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Martin Luther King: I Have A Dream/Texty

26. 9. 2007
/T

Delivered on the steps at the Lincoln Memorial in Washington

D.C. on August 28, 1963

Five score years ago, a great American, in whose symbolic shadow

we stand signed the Emancipation Proclamation. This momentous

decree came as a great beacon light of hope to millions of Negro

slaves who had been seared in the flames of withering injustice.

It came as a joyous daybreak to end the long night of captivity.

But one hundred years later, we must face the tragic fact that

the Negro is still not free. One hundred years later, the life of

the Negro is still sadly crippled by the manacles of segregation

and the chains of discrimination. One hundred years later, the

Negro lives on a lonely island of poverty in the midst of a vast

ocean of material prosperity. One hundred years later, the Negro

is still languishing in the corners of American society and finds

himself an exile in his own land. So we have come here today to

dramatize an appalling condition.

In a sense we have come to our nation's capital to cash a check.

When the architects of our republic wrote the magnificent words

of the Constitution and the declaration of Independence, they

were signing a promissory note to which every American was to

fall heir. This note was a promise that all men would be

guaranteed the inalienable rights of life, liberty, and the

pursuit of happiness.

It is obvious today that America has defaulted on this promissory

note insofar as her citizens of color are concerned. Instead of

honoring this sacred obligation, America has given the Negro

people a bad check which has come back marked "insufficient

funds." But we refuse to believe that the bank of justice is

bankrupt. We refuse to believe that there are insufficient funds

in the great vaults of opportunity of this nation. So we have

come to cash this check -- a check that will give us upon demand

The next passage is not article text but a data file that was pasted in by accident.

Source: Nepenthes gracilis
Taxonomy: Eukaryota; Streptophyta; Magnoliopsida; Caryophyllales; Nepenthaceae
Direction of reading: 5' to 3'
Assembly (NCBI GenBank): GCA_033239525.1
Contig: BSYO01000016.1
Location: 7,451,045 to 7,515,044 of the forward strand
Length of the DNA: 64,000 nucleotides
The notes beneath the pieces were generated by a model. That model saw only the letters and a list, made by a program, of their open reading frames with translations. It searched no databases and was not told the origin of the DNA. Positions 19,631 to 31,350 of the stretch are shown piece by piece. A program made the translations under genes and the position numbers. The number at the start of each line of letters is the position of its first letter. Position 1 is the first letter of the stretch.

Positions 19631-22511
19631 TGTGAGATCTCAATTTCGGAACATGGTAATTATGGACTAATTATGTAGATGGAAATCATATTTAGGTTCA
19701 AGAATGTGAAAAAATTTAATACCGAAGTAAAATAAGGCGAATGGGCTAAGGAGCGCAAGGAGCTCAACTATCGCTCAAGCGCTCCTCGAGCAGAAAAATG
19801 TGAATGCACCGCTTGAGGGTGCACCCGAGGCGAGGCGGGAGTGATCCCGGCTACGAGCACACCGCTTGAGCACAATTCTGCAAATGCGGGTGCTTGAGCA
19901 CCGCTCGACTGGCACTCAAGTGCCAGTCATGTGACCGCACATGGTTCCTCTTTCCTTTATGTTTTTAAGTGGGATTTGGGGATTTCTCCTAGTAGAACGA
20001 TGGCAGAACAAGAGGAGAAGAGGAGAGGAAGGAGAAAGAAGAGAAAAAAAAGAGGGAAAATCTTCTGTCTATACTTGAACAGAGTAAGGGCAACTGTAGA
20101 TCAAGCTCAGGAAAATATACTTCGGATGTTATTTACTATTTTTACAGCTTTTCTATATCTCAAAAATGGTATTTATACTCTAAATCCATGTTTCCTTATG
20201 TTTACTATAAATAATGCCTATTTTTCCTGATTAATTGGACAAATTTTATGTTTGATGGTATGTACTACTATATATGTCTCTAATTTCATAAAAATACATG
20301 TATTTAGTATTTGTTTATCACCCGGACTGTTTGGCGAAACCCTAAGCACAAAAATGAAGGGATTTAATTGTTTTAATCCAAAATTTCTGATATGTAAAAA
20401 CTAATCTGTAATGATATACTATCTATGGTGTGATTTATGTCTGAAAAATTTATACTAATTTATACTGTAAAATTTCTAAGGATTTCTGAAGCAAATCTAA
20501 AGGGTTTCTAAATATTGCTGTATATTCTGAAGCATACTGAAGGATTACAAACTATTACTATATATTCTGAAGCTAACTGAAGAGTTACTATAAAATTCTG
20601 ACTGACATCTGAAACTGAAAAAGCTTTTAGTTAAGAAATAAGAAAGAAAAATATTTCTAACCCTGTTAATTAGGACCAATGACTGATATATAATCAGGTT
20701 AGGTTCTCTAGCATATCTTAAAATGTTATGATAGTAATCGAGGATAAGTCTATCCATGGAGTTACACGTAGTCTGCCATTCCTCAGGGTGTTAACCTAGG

the riches of freedom and the security of justice. We have also

come to this hallowed spot to remind America of the fierce

urgency of now. This is no time to engage in the luxury of

cooling off or to take the tranquilizing drug of gradualism. Now

is the time to rise from the dark and desolate valley of

segregation to the sunlit path of racial justice. Now is the time

to open the doors of opportunity to all of God's children. Now is

the time to lift our nation from the quicksands of racial

injustice to the solid rock of brotherhood.

It would be fatal for the nation to overlook the urgency of the

moment and to underestimate the determination of the Negro. This

sweltering summer of the Negro's legitimate discontent will not

pass until there is an invigorating autumn of freedom and

equality. Nineteen sixty-three is not an end, but a beginning.

Those who hope that the Negro needed to blow off steam and will

now be content will have a rude awakening if the nation returns

to business as usual. There will be neither rest nor tranquility

in America until the Negro is granted his citizenship rights. The

whirlwinds of revolt will continue to shake the foundations of

our nation until the bright day of justice emerges.

But there is something that I must say to my people who stand on

the warm threshold which leads into the palace of justice. In the

process of gaining our rightful place we must not be guilty of

wrongful deeds. Let us not seek to satisfy our thirst for freedom

by drinking from the cup of bitterness and hatred.

We must forever conduct our struggle on the high plane of dignity

and discipline. We must not allow our creative protest to

degenerate into physical violence. Again and again we must rise

to the majestic heights of meeting physical force with soul

force. The marvelous new militancy which has engulfed the Negro

community must not lead us to distrust of all white people, for

many of our white brothers, as evidenced by their presence here

today, have come to realize that their destiny is tied up with

our destiny and their freedom is inextricably bound to our

freedom. We cannot walk alone.

And as we walk, we must make the pledge that we shall march

ahead. We cannot turn back. There are those who are asking the

devotees of civil rights, "When will you be satisfied?" We can

never be satisfied as long as our bodies, heavy with the fatigue

of travel, cannot gain lodging in the motels of the highways and